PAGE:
Google's Grace Hopper subsea cable has landed in Bude, Cornwall, as our main picture beautifully illustrates. Named after the computer science pioneer, probably most famous for laying the foundations of COBOL, the cable connects New York to Bilbao, on Spain's Atlantic coast, and reached Bude on Tuesday. This under-sea transatlantic internet connection is said to be of '16-fibre pair' construction. It becomes the first major new cable to connect the US and UK since 2003.
In its blog post about the cable connection, Google talks a lot about how technology is increasingly important to the UK economy, with its average growth of 7 per cent YoY since 2016. Moreover, its cable will bolster hybrid work, fostering the new digital normal. Capacity and responsiveness of hugely popular Google services like Gmail, Maps, and Google Cloud should all benefit in the UK/Spain thanks to the new Google Grace Hopper subsea cable.
With the talk of this cable being run from New York across the huge expanse of sea floor, you might be wondering about various security implications. As well as making the cable physically resilient, Google is thinking of wider network resilience. It says the Grace Hopper cable takes a unique path from its existing cables, such as Dunant, which connects the U.S. and France, and Havfrue, which links the U.S. and Denmark. Moreover, it uses novel 'fibre switching' tech, which allows Google to better move traffic around outages for increased reliability.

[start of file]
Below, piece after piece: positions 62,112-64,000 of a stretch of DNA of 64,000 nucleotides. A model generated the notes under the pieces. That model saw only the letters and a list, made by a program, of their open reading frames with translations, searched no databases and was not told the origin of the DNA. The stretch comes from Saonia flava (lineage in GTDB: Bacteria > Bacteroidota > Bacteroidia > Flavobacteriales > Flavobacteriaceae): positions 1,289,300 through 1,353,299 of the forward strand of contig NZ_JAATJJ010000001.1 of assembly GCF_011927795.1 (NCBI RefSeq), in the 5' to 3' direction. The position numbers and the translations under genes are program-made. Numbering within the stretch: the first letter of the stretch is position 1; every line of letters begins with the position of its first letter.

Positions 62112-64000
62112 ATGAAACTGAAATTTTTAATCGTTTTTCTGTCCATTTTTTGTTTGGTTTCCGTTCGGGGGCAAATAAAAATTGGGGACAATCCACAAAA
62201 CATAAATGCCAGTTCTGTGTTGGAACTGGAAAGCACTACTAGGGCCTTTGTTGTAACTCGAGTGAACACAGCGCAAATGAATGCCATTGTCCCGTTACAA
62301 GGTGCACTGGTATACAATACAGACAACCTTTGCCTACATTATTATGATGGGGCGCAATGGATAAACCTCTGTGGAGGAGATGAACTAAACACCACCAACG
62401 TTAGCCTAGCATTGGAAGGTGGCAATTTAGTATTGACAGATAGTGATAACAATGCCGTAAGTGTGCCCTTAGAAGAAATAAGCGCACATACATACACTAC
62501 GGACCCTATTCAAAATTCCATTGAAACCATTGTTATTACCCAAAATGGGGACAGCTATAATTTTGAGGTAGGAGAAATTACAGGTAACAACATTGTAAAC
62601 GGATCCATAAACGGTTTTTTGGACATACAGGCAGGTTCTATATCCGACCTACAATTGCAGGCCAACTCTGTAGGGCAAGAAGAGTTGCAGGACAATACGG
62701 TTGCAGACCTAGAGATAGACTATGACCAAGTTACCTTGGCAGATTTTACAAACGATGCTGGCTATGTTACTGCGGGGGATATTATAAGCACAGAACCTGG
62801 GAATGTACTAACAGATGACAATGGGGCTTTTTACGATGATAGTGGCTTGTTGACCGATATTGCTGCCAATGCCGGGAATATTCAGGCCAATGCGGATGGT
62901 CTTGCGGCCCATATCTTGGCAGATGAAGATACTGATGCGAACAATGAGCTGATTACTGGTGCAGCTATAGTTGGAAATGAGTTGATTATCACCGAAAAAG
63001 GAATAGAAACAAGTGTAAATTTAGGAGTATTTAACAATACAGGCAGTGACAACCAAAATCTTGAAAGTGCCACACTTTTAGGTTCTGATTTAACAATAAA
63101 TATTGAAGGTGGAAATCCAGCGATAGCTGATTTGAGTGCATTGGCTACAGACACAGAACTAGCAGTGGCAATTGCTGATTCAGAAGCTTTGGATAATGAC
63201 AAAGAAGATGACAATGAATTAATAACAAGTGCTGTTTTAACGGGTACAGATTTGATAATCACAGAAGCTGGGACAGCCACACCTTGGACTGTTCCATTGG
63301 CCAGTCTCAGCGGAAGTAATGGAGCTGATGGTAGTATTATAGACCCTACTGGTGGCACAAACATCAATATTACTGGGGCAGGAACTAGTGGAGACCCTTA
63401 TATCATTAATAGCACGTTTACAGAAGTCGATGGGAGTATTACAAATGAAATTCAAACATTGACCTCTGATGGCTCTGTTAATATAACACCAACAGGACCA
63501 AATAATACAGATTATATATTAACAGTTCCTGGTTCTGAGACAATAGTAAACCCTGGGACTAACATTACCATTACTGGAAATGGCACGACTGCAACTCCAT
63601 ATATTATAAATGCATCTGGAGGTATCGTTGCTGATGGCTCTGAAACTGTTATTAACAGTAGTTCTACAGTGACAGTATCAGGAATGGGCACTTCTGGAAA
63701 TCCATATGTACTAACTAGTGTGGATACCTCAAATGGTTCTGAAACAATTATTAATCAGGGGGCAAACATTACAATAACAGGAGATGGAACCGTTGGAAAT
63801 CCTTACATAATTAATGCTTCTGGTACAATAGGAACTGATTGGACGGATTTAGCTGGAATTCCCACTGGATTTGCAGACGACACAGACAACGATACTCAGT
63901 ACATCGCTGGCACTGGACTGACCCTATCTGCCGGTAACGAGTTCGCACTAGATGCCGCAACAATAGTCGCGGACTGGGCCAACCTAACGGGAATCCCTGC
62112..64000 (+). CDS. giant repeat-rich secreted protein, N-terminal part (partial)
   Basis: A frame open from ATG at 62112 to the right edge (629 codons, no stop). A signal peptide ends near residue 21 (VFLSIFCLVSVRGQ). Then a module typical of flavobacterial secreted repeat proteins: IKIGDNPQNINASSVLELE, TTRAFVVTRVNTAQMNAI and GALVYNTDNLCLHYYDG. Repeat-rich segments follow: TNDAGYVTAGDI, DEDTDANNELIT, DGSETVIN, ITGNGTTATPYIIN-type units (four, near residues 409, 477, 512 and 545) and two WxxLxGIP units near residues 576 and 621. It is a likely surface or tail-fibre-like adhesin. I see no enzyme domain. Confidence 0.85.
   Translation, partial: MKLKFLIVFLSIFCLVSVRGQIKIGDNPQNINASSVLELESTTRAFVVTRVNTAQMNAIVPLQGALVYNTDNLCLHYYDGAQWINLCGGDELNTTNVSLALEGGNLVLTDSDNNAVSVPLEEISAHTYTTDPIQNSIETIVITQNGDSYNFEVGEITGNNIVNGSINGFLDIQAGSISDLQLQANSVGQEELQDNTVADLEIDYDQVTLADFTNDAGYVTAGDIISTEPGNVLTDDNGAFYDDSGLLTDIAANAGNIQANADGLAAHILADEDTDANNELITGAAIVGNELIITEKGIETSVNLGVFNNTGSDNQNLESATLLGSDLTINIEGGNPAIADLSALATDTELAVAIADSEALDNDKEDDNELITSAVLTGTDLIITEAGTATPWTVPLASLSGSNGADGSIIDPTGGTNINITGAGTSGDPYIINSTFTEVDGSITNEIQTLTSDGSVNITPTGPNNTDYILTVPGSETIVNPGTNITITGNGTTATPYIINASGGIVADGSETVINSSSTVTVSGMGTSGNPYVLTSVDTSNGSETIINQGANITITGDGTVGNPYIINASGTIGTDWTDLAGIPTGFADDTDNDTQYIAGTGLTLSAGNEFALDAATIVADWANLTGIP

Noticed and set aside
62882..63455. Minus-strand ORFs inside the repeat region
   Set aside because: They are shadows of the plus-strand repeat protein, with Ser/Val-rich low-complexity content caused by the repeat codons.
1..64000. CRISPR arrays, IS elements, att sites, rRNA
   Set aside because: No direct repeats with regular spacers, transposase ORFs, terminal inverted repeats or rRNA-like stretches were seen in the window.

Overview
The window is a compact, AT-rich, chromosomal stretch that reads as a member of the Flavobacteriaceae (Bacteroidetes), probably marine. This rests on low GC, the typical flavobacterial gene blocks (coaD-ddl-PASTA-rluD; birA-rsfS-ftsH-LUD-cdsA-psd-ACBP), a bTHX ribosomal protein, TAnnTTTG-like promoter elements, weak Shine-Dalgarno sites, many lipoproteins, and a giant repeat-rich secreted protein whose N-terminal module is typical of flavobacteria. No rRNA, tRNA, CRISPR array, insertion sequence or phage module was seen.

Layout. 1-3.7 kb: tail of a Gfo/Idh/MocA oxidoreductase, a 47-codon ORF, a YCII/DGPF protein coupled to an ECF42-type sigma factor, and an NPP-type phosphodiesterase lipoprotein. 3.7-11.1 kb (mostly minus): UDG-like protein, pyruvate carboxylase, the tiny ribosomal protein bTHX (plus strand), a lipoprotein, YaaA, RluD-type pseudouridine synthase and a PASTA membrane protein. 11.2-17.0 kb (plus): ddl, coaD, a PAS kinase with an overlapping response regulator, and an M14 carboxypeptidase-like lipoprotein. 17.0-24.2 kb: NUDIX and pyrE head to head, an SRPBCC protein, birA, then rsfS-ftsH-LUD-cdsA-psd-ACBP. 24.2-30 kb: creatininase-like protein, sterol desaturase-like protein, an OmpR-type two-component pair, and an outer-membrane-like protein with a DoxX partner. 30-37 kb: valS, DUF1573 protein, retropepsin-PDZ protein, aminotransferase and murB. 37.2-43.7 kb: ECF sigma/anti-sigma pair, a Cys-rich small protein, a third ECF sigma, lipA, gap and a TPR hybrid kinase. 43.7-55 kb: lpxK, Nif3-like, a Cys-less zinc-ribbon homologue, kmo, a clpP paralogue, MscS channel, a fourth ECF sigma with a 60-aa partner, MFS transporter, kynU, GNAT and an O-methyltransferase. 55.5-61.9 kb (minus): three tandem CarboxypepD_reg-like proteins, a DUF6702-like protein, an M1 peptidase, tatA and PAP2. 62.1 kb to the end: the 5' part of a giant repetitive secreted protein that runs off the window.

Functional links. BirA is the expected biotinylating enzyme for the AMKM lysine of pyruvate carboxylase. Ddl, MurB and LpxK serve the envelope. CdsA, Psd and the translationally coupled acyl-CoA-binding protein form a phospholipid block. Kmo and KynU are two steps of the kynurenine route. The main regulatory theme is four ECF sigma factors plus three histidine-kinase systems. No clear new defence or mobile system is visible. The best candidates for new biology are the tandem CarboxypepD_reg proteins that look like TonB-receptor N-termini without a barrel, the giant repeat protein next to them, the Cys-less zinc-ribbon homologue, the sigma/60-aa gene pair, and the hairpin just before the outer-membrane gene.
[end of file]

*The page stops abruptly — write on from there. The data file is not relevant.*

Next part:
The Grace Hopper fibre cable arriving in Bilbao earlier in the month
Google's Grace Hopper Connection to Bilbao, Spain, landed on the beach there earlier in the month. Other major Google subsea cables connecting important spots around the world link LA and Chile (Curie); Portugal and South Africa (Equiano); and Singapore, Japan, Guam, the Philippines, Taiwan and Indonesia (Apricot); as well as the companion subsea cable connecting the US, Singapore, Guam and Indonesia (Echo). When laying these cables, Google must consider the proximity and potential for interference by authoritarian regimes like the Democratic People's Republic of Korea, or Chinese Communist Party.